Educating parents about their child’s development, healthy parenting practices, health care access and early care and education.

Screening for developmental, health or behavioral issues.

Referring families to mental health services, substance abuse treatment or anything else parents may need to improve their parenting.

Home Visiting Has Proven Positive Effects on Children and Families

Home visiting is a simple, cost-effective strategy for improving the health and well-being of DC children and families, because it intervenes with families early, during the most critical developmental period of children’s lives, in the home, where infants and young children spend most of their time. Home visiting prevents many potential health, abuse and neglect problems, and it empowers families to obtain services that will put their children on the path to better health and school readiness.

DOH Home Visiting Programs are Funded by At-Risk Federal Grants 

There are several early childhood home visiting programs currently serving DC communities. Those overseen by DOH are funded primarily by federal Maternal, Infant and Early Childhood Home Visiting (MIECHV) grants, which are authorized under the Affordable Care Act. DC’s MIECHV funding includes a formula grant and a competitive grant awarded to DC in 2012 and expiring in 2015. The formula grant funds two evidence-based program models serving families in Wards 5, 7 and 8, while the competitive grant will help expand home visiting services in all wards under an additional evidence-based model starting this year.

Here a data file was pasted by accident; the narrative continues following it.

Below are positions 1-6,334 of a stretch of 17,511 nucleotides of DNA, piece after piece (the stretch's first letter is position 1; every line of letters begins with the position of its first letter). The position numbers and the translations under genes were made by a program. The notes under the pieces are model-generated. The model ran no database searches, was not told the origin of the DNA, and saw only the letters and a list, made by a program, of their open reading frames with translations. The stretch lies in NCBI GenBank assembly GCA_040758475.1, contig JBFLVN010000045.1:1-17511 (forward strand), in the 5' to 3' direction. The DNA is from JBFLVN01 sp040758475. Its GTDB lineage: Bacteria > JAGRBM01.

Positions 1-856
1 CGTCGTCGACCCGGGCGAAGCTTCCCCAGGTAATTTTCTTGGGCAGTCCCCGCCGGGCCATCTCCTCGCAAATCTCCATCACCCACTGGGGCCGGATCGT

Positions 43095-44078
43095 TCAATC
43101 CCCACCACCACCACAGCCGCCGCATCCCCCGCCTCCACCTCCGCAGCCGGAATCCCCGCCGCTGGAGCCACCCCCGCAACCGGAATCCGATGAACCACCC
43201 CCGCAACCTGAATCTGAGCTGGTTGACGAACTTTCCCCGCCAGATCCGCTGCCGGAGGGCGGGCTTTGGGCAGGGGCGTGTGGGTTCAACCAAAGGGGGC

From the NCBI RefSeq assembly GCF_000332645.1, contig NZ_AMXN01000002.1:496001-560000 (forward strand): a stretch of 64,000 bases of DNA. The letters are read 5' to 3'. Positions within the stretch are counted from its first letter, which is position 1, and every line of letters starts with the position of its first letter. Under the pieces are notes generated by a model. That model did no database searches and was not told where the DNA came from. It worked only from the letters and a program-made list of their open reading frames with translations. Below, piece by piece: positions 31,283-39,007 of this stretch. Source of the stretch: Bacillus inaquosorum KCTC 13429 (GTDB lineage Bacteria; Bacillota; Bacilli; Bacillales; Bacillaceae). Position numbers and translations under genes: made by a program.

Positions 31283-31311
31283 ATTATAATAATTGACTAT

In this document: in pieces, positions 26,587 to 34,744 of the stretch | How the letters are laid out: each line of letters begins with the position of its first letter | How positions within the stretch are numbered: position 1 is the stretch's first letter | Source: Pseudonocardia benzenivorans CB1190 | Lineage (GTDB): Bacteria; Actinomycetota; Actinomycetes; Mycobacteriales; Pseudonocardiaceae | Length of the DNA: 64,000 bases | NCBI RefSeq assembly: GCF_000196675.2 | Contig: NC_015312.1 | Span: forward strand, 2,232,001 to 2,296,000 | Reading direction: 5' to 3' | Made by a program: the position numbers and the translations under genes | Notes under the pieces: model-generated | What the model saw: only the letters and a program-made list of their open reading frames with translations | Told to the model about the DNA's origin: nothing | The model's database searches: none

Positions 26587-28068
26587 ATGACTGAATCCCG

Last year, DC Action testified to the committee that the funds for the time-limited competitive grant had been delayed, and this delay continued until January 2014, when applications were opened. After 14 months of delay, the application process was open for less than a week. We are glad that these resources will soon be put to use serving DC families, but we would like to hear more from DOH as to why the delay occurred and how such delays will be avoided in the future.

Both types of federal funding are time limited, and renewal is doubtful. To secure DC’s investment in the future of our young children, we cannot let the progress we have made toward expanding home visiting programs be lost. We hope to see DOH and this Committee take proactive steps to secure and sustain the future of early childhood home visiting after MIECHV funding potentially expires.

Looking Towards the Future with Help Me Grow

DC Action is committed to supporting high-quality implementation of evidenced-based home visiting in DC. We look forward to seeing these vital services reach more families in 2014, and we are especially excited to see home visiting programs integrated into Help Me Grow, a model to connect at-risk children and their families to community-based services via a single telephone access point, which is in the beginning stages in DC. Working with other DC agencies and community service providers will also be crucial to the future success of this program. 

Thank you for the opportunity to testify, I’m happy to answer any questions.